New Zealand - Ultra-Fast Broadband Network - Insights and Analysis
Steady progress continues to be made with New Zealand's Ultra-Fast Broadband (UFB) and the Regional Broadband Initiative (RBI). Both are being deployed across the country to secure a national infrastructure suitable for the next decades. Though the networks will not be complete for a few years yet, these deployments will set the stage for many new developments utilising high-speed broadband. Rolling out the UFB, undertaken by Chorus and other local operators, has helped to drive investment in telecom infrastructure, which increased from $1.24 billion in 2010/11 to $1.58 billion in 2012/13, before falling to $1.48 billion in 2013/14.
The uptake of fibre was slow during the first year of the undertaking since such a new development had to compete with existing technologies, and many customers have needed to wait for contracts with ISPs to expire before switching to a new provider. High-speed networks are connecting schools as a priority, with all schools to be connected by the end of 2015. A growing number of businesses and residential premises are also being served.
The RBI is being developed by the joint venture of Chorus and Vodafone New Zealand. Chorus is working on the rural network by installing and upgrading fibre to roadside cabinets and infrastructure equipment, with retail service providers connecting the users. Vodafone is providing a wireless broadband service to many rural communities using the backbone fibre network.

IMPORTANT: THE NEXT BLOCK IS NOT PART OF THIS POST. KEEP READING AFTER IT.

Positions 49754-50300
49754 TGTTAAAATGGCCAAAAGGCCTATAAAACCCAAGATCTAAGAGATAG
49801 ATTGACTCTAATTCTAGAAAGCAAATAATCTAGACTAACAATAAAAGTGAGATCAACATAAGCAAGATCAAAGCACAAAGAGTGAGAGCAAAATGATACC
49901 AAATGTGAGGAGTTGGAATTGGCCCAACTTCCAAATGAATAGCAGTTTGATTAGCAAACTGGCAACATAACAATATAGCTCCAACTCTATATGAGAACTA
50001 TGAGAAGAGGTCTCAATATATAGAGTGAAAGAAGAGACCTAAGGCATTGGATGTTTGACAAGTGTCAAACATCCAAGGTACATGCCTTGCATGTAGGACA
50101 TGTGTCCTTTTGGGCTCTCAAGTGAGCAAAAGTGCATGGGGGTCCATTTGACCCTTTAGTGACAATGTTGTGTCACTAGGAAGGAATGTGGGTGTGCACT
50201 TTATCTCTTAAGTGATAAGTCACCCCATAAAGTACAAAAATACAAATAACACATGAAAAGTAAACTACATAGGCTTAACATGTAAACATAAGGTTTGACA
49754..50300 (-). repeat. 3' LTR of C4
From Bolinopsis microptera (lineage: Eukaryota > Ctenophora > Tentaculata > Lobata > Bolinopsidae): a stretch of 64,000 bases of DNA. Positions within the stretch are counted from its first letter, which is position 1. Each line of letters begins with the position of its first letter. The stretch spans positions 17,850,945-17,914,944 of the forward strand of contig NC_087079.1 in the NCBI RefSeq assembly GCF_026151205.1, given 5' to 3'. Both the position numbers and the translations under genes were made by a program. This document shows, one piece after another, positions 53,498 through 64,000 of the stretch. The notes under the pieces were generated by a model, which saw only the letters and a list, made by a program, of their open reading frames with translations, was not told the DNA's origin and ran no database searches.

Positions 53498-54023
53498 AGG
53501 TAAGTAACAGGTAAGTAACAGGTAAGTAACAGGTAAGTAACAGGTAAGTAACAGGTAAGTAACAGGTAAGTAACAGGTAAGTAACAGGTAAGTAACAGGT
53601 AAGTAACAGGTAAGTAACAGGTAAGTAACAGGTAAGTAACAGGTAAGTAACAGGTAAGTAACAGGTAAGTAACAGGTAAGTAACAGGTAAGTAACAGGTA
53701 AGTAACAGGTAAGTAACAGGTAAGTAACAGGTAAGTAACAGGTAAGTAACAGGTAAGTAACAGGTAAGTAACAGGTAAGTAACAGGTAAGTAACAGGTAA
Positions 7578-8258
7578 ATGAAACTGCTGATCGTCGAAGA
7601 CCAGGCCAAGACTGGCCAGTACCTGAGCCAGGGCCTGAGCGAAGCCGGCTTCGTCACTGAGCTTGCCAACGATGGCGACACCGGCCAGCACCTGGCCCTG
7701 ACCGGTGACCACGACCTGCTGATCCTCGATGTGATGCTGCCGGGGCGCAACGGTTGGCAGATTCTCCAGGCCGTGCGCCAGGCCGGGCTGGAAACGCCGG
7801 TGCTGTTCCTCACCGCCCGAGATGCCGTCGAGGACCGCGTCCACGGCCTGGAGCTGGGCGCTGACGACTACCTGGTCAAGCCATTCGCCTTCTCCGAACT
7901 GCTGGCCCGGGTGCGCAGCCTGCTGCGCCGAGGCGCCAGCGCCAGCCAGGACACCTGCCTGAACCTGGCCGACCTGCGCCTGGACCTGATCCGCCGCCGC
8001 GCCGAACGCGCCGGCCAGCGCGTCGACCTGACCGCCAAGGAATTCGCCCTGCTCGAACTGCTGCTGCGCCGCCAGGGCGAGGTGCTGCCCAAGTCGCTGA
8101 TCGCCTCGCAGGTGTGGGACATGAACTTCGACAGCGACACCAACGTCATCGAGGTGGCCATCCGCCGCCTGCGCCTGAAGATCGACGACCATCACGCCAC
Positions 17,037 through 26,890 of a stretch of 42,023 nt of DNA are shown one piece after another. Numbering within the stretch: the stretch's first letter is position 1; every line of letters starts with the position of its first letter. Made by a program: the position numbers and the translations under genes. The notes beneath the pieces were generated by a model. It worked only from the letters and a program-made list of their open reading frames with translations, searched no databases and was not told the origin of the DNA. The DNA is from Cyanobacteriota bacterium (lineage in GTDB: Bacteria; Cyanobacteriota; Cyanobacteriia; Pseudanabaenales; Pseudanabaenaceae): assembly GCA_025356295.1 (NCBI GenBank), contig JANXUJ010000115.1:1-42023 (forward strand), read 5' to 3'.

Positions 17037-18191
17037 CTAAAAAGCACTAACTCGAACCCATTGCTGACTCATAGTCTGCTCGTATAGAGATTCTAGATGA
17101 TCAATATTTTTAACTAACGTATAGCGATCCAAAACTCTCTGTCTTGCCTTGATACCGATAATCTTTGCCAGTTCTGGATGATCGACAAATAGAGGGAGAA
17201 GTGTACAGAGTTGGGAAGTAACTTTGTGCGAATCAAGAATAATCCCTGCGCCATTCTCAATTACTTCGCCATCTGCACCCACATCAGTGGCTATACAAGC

Spark and Vocus Communications create Connect 8 as fibre network construction company; roll-out of the UFB sustaining growth in telecom infrastructure investment; UFB reached 536,000 premises by September 2014; Local Fibre Companies and networks; funding gap for Chorus from reduced wholesale copper prices could be cut from a projected $1 billion to $200-250 million by end-2020; Northpower Fibre completes fibre network build, passing over 19,000 premises; report includes ComCom's 2013 Monitoring Report, recent market developments.